Back on Track: What’s Next for the RTD Board of Directors?

This is the final installment of the Streetsblog Denver series covering the RTD Board of Directors. Every Friday, we’ll be looking at the newest updates with RTD and its board members. We’ll explore the issues RTD is facing and the responsibility of the board to address them. Read parts one, two, three, four, five, six, seven, and eight, and nine

This year, the RTD Board of Directors has been faced with many new challenges. In the face of the pandemic, RTD saw a 70% decrease in ridership, made service cuts, installed plexiglass on buses, and increased cleaning on all vehicles while trying to manage an already damaged budget. Now, the board will be welcoming five new board members while dealing with employee layoffs, budget cuts for 2021, and pressure to secure money for incomplete FasTrack projects. 

Dealing with the impacts of COVID-19 will be the board’s biggest hurdle. The impacts of the pandemic have worsened the agency’s financial problems, with ridership down 40% and service running at 60% of pre-pandemic levels. RTD was criticized for ineffective service before the pandemic, with vehicles arriving late and having trips canceled all together due to a lack of operators. Now, buses are being told to by-pass stops if the bus is at capacity, leaving riders waiting at stops for the next scheduled bus.

While there are still people taking public transit, core ridership is not enough for RTD to start making an effective recovery. In a survey of 2,700 people completed earlier this year, residents responded saying they were concerned about traveling by bus or train, and 82% rated transportation as the least safe activity they would participate in, including grocery shopping, visiting a drugstore or pharmacy, visiting friends or family and exercising outside. In order to increase ridership, RTD will need to assure riders that it is safe to return to public transit. 

A new study by Sam Schwartz Consulting and commissioned by the American Public Transportation Associates provided new information that shows contracting and spreading COVID-19 on public transportation is highly unlikely. Based in New York, the study examined a total of 150 million rides between June 1 and August 18. The infection rate in the five boroughs dropped from 3.3% to 1% despite an increase in MTA ridership during this time. Similar studies showing the comparable results have been conducted in major cities across the globe. 

Last month, the RTD Board of Directors finalized the budget for 2021 which included layoffs for over 350 employees, the elimination of 300 vacant positions, and pay cuts for employees making more than $120,000. In a letter to the board, Governor Polis asked the agency to consider delaying layoffs until there was a decision regarding a second stimulus package for federal transportation. He also expressed hope that the previous stimulus package would be used to help delay the layoffs even further. 

According to RTD, the $232 million that was received this summer had to be used in 2020 and was spent to “save hundreds of jobs for months and preserved transit for essential workers.” The Board of Directors acknowledged the governor’s letter but still voted to move forward will budget cuts and layoffs. There is also still no guarantee of a second round of federal money coming to RTD, although new General Manager Deborah Johnson has joined other transit agencies across the country in asking lawmakers and Congress for emergency relief to mitigate the fall in ridership. In total, transit agencies and advocates have asked for $32 billion in relief funding. Currently, the status of the relief package is being considered by congress and would include $15 billion for mass transit.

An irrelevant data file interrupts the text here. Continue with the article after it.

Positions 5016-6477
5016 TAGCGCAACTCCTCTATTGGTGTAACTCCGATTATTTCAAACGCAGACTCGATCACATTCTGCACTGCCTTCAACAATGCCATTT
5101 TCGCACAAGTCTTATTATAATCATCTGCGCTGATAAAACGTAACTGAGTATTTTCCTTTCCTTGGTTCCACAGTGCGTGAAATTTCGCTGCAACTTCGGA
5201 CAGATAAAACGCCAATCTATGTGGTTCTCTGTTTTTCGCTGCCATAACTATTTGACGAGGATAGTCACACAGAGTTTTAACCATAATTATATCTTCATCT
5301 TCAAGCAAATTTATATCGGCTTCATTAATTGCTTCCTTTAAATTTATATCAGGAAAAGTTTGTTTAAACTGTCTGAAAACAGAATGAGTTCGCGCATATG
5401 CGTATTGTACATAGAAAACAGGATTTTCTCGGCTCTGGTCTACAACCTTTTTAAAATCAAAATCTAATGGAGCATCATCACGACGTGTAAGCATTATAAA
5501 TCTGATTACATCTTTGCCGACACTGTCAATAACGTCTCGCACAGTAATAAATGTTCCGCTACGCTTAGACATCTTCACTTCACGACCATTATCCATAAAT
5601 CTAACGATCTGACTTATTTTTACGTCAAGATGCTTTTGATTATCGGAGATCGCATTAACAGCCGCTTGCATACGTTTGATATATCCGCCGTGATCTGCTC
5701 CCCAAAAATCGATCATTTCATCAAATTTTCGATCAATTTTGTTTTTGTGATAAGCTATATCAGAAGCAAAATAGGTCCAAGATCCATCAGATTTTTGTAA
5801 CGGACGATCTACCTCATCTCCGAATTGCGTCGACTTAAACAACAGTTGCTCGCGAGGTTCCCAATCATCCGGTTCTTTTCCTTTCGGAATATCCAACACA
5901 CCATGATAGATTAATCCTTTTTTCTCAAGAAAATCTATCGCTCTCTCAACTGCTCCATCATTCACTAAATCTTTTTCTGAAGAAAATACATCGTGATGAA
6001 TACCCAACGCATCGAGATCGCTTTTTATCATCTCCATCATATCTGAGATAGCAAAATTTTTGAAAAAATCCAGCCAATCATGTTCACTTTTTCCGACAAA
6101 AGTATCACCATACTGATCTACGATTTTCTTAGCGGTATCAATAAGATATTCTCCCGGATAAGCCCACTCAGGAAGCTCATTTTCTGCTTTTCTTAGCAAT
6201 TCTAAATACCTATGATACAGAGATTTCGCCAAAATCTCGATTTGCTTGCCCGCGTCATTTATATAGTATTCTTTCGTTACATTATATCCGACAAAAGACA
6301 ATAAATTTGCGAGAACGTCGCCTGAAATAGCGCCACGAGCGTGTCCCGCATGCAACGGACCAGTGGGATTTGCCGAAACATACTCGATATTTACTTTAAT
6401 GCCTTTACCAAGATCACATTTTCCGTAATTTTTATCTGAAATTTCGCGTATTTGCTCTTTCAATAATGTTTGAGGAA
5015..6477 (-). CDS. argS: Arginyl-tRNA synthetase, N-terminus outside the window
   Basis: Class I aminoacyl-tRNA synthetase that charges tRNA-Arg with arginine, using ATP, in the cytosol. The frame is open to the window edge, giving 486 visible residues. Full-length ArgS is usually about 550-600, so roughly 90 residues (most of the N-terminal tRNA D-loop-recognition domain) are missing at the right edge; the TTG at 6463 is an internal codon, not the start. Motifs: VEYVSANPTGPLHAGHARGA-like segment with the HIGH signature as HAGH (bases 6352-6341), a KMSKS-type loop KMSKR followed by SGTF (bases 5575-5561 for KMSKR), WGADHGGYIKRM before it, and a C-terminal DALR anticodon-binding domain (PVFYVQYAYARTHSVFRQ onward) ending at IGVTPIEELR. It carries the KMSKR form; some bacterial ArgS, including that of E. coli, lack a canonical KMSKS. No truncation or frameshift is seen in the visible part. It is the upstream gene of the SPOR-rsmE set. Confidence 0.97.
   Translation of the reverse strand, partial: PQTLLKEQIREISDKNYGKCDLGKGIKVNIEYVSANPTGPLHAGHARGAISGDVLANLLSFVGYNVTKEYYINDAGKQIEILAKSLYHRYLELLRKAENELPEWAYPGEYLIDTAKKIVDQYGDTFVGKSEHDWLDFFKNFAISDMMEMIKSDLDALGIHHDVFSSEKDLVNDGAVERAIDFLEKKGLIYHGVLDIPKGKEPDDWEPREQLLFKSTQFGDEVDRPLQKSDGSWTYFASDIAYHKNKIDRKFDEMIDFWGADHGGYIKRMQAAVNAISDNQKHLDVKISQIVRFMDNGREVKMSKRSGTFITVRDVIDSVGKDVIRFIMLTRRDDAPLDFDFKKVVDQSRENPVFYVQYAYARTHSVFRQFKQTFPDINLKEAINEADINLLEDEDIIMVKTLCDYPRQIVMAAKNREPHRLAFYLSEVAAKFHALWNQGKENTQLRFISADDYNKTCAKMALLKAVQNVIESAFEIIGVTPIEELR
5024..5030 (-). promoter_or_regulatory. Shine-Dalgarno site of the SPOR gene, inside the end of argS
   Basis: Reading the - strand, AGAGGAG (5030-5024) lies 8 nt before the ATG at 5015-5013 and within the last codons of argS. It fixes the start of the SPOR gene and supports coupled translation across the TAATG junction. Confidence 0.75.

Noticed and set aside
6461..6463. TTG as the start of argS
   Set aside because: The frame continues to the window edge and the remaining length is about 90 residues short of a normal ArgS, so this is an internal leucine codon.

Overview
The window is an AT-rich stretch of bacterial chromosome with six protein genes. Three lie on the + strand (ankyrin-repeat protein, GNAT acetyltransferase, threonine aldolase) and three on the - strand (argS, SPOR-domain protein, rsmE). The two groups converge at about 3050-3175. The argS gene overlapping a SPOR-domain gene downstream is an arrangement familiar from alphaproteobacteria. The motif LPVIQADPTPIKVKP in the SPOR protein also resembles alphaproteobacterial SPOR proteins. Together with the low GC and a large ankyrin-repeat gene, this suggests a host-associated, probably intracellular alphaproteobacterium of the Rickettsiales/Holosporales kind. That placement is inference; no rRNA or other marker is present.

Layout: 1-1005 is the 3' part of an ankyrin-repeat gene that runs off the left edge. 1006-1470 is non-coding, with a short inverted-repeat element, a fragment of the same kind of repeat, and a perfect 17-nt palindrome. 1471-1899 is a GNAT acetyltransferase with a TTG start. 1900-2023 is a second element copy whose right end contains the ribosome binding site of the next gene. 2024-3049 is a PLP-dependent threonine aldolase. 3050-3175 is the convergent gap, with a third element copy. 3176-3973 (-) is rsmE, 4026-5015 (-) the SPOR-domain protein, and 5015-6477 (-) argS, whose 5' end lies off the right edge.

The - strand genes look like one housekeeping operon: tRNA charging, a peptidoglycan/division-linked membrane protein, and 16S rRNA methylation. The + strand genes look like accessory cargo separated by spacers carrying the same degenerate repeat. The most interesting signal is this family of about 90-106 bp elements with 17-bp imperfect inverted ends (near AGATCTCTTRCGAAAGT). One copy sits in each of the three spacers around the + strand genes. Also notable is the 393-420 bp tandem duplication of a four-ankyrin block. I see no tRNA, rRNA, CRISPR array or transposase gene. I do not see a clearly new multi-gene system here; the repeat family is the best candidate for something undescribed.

The new board members will soon complete their onboarding and officially step into their roles as the directors for their districts. In recent months, many of the new members expressed optimism for the agency’s future and believe they’ll bring a fresh perspective to the board. “I’m excited to work with people to bring about better change,” says Director-elect Bobby Dishell. “I’m really excited to dive into these issues and start to change the perception of RTD.”

While it is uncertain what 2021 will bring for RTD and the Board of Directors, it is sure they will have many challenges to overcome. The effects of COVID-19 will be long lasting and felt by all Denverites—not just those who rely on RTD every day. The main challenge facing the RTD Board is to increase ridership and revenue while providing transportation that is safe and equitable for everyone. Despite the overwhelming responsibility that lies ahead, Johnson was optimistic during a forum with Commuting Solutions on December 2. “While these may appear to be challenges, I do believe that these are coupled with opportunities. We just have to be willing to roll up our sleeves and look at what’s before us.”  

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